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2 Tim. iii. 15. From a child thou hast known the holy scriptures.

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THERE is in children, a strong inclination to do as other children do ; to imitate their conduct, manners, and disposition. If some one has attained great honor and success, by any method which is opeu. to others; they will naturally crowd into the same path, will endeavor to do what he did, in order that they may enjoy the same success.

I would therefore set before you an example of a child ; who pursued a noble

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path, and attained in it true honor, and substantial reward. If you will follow in the same path, the same honor and reward shall be yours also.

It is the example of Timothy, who from a child knew the holy scriptures. This is a high character. A great estate would not have been so honorable, nor have done him so much service. That, could only have provided for his body ; this, supplies the wants of his soul; nay, makes him wise unto salvation.

First, Let us inquire how he obtained this knowledge.

1. We see that he had good teachers, 2 Tim. i. 5. Ilis grandmother Lois, and his mother Eunice, were good people themselves; and did, as all parents should do, they endeavored to bring their child up in the fear of God, and in the knowledge of the scriptures.

What a privilege it is to have good parents, or friends who will take care of us in our youth. Have any of you such? Be thankful to God for them ; be thankful to them for their care; are any of you destitute of parents to instruct you; Pray God to supply their place, and use diligently the means of knowledge given to you at these schools.

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2. You observe he not only had teachers, but he attended to them. Else he would have learned nothing. Many of you know, that it is not in a teacher's power to bring children forward if they pay no attention. If they despise their instructors, pay no regard to what they say, neglect what they command, mock at them behind their backs, and, either through stubbornness or carelessa ness, omit their tasks, no good can be ex. pected. Had Timothy done so, he would have known no more of the scriptures than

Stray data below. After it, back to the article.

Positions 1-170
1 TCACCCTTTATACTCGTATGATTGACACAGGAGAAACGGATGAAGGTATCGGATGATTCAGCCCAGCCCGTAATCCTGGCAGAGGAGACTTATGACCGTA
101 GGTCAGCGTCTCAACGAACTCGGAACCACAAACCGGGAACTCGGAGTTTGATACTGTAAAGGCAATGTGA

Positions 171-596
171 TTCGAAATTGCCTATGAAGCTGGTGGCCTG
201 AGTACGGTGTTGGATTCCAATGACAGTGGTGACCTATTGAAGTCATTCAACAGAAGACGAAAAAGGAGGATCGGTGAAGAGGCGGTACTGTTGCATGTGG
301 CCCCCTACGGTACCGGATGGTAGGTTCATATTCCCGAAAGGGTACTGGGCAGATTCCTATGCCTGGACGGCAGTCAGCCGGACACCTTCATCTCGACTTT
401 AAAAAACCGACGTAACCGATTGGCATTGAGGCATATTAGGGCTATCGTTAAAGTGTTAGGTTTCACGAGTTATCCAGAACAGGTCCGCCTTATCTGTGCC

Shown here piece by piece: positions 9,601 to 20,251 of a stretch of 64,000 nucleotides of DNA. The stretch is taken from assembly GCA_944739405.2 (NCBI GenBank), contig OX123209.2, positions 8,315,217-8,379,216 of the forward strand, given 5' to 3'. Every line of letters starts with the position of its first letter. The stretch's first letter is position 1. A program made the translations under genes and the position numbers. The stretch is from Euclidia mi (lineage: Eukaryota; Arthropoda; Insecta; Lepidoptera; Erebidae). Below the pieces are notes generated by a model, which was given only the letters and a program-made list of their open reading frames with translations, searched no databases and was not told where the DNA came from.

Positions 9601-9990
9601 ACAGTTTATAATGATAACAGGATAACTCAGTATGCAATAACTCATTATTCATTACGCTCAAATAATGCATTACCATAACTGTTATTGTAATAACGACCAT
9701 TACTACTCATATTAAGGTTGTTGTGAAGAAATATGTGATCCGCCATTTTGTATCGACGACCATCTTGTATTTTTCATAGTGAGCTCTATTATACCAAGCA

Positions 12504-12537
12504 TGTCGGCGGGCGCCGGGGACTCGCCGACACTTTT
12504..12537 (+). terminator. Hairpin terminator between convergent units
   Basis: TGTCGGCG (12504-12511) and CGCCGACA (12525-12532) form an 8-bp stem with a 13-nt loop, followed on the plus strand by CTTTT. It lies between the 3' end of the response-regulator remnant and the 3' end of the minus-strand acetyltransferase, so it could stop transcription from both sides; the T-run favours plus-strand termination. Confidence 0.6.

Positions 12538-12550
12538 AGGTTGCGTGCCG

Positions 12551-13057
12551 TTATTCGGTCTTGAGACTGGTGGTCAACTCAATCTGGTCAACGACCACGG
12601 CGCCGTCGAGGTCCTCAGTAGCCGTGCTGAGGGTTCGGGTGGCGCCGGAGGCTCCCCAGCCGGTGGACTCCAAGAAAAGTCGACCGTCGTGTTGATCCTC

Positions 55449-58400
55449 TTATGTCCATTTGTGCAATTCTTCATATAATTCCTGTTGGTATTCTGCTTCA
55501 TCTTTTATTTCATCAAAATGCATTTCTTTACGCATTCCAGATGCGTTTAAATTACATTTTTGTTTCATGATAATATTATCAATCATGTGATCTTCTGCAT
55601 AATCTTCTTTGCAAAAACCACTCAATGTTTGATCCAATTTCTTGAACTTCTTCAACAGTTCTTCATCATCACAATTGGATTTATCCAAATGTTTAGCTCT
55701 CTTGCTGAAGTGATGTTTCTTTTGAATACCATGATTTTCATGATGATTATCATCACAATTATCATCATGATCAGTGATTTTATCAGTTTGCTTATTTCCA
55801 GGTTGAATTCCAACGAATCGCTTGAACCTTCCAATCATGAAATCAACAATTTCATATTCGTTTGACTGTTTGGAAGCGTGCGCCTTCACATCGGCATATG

But he gave his time to it; all that time which his parents bade him so employ, all that he could spare from business or necessary recreation. He gave his care and diligent attention to them; he was not thinking of other things, and wishing they had done; but he listened diligently; he did not lose a word of what they said ; but minded their instructions, as carnestly as any of you do your play. He endeavored to remember what he was taught, not merely by learning it by heart, but by putting it in practice.

3. It is evident he was industrious. Whatever persons may undertake, it is not likely they should succeed without industry. In learning as well as in business, it is the hand oi the diligent that maketh rich. In a man of industry, love to the work, and a sense of duty, produce constant application. If a child does not love the book, though for fear of anger he may read it, yet he will never apply diligently to it, or make any thing like progress. Timothy loved to read, loved to learn. It was as much his pleasure as it was his duty. Tad his parents not bidden him, he liked it too well to have neglected his book; and as they did command bim, it would have been very wicked indeed, if he had not been industrious.

Do any of you hate your books, and grudge to come to school ; do you omit the tasks which are set you, and neglect the instructions given then be ashamed of yourselves for it; and imitate the industry of Timothy; that like him you may from a child know the holy scriptures.

4. He was prudent. Even among children some are wise and some are foolish. 'Tis 1 fool that hateth instruction, a wise person desires more knowledge.

A man will not be satisfied with the husks which swine cat ; neither will a prudent person choose those things which delight a fool :

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